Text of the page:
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. Last Updated: 07/27/2016

Sochi's 2014 Bid Gathers Steam

MTRussian metal tycoon Vladimir Potanin is a major player behind Sochi's bid.
SOCHI, Southern Russia -- At first glance, the subtropical Black Sea resort of Sochi does not seem an ideal place to stage cross-country skiing, biathlon or bobsled.

Yet, less than three weeks after Moscow failed in its bid to stage the 2012 Summer Games, Russia decided to enter Sochi for the race to host the 2014 Winter Olympics.

Sochi, a haven for Russian beach-goers, already has two failed Winter Games bids behind it. However, Officials from the Russian Olympic Committee think that with proper planning, solid preparation and sufficient funding, the city would be the perfect choice for 2014.

"Unique natural resources, fresh mountain air and a mild climate are Sochi's great advantages," ROC president Leonid Tyagachyov said after ROC chiefs voted unanimously to submit their bid to the International Olympic Committee.

"If we add the necessary infrastructure, then you could hardly find a better place to host the Winter Games."

Sochi mayor Viktor Kolodyazhny echoed those comments: "Here, you can ski down the mountain and 20 minutes later you could sunbathe on the beach."

Nestled behind the picturesque Caucasus mountains, Sochi's charm comes from its unique location, creating a sub-tropical climate for much of the year. It is the warmest city in Russia, with year-round temperatures averaging over 14 degrees Celsius.

The plan calls for having all ice events, such as hockey, figure skating, speed skating and curling, in Sochi, with Alpine and cross-country skiing, snowboarding and biathlon to be held in Krasnaya Polyana, a mountain resort an hour's drive from the city center.

ROC officials say that staging the 2014 Games would cost Sochi almost $6 billion, with most of the money coming from the private sector.

Russian metal tycoon Vladimir Potanin is a major player behind Sochi's bid.

The 44-year-old Potanin, whose wealth is estimated by Forbes magazine at $4.4 billion, making him the 117th-richest man in the world, has pledged to invest $140 million in the project.

Potanin, an avid Alpine skier who has already helped to develop Krasnaya Polyana into a winter sports resort, plans to build a major ski center, equipped with lifts, hotels and nightclubs.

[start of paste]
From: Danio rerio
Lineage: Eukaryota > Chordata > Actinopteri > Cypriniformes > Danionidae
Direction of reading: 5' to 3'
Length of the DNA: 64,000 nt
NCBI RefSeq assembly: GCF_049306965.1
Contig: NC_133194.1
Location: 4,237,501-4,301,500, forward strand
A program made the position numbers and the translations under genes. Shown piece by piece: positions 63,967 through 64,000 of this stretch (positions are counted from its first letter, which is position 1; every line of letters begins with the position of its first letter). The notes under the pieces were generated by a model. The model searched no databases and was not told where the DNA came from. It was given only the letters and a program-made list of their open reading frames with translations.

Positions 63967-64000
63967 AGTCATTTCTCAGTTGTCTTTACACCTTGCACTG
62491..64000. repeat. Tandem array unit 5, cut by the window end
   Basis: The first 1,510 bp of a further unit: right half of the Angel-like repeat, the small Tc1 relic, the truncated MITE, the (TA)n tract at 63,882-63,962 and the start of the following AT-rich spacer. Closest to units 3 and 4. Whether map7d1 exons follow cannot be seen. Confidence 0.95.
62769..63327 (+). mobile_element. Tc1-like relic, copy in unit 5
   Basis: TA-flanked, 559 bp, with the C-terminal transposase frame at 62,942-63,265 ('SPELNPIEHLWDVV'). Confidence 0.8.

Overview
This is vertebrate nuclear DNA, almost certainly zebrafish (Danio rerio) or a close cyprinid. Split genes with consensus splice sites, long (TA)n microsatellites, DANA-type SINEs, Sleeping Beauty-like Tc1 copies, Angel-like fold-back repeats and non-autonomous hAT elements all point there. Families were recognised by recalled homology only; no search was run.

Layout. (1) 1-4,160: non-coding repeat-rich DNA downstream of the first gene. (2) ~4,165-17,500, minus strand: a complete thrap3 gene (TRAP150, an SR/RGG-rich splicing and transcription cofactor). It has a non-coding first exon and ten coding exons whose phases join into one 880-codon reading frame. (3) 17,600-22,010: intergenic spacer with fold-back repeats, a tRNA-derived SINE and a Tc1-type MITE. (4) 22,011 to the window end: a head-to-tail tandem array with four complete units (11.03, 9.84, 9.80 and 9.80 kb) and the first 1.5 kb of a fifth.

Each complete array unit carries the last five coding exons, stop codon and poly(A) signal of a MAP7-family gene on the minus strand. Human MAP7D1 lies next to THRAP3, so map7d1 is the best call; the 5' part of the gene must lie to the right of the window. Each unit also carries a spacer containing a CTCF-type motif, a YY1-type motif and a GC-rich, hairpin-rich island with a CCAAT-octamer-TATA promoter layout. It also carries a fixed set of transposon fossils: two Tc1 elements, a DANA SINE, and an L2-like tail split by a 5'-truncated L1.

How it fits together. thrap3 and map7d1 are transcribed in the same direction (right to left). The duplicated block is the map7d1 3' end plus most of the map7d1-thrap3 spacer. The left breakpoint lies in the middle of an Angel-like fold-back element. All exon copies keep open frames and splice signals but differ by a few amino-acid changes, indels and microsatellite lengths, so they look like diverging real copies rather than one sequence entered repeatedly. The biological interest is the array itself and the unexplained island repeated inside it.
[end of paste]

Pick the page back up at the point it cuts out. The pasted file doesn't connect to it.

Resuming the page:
However, inadequate infrastructure, a crumbling airport, a lack of suitable hotels, bad roads and traffic jams could derail Sochi's ambitious plans.

Kolodyazhny identified several main problems that needed to be solved quickly for his city to have any chance of winning the IOC vote in July 2007 that will decide the 2014 hosts.

"First of all, we must finish the 2.5-kilometer-long tunnel connecting Sochi with Krasnaya Polyana and other areas. Then build the motorway around the city, thus alleviating traffic along Sochi's main roads," the mayor said. "We must also build more four- and five-star hotels, and we need a modern airport."

He said the federal government had set aside 14 billion rubles ($489.8 million) to improve Sochi's infrastructure.

"In five years, we can solve most of our problems," he added.

Potanin, however, was less optimistic: "The mayor was talking about the tunnel, but he forgot to mention that the work has been going on for five years now -- money is being spent but no result. And talk about the airport -- they started working on it in the mid-1990s and still can't finish it."

President Vladimir Putin, a great fan of downhill skiing, has visited Krasnaya Polyana several times in the past few years, and ROC officials hope his support will help.

"Just look what [British Prime Minister Tony] Blair did to help London win the right to stage the 2012 Summer Games," said Tyagachyov. "I feel the president's high profile, his well-known enthusiasm for sports would definitely help our cause."

Blair was widely credited with helping London to edge out Paris, Madrid, New York and Moscow in July's IOC vote to host the 2012 Games.

Sochi should face stiff competition this time round as well, mainly from South Korea's Pyeongchang and Austria's Salzburg.

Kazakhstan's largest city Almaty; the Bulgarian capital Sofia; Georgia's Borjomi; and Spain's Jaca are also in the running. Russia's long-serving IOC member Vitaly Smirnov feels that Sochi has a big advantage over its Asian rivals.

"Europe is the major continent when it comes to winter sports; most of the spectators are also Europeans," Smirnov said. "Sochi is only 2 1/2 hours away by air from most of Europe, unlike Pyeongchang or Almaty."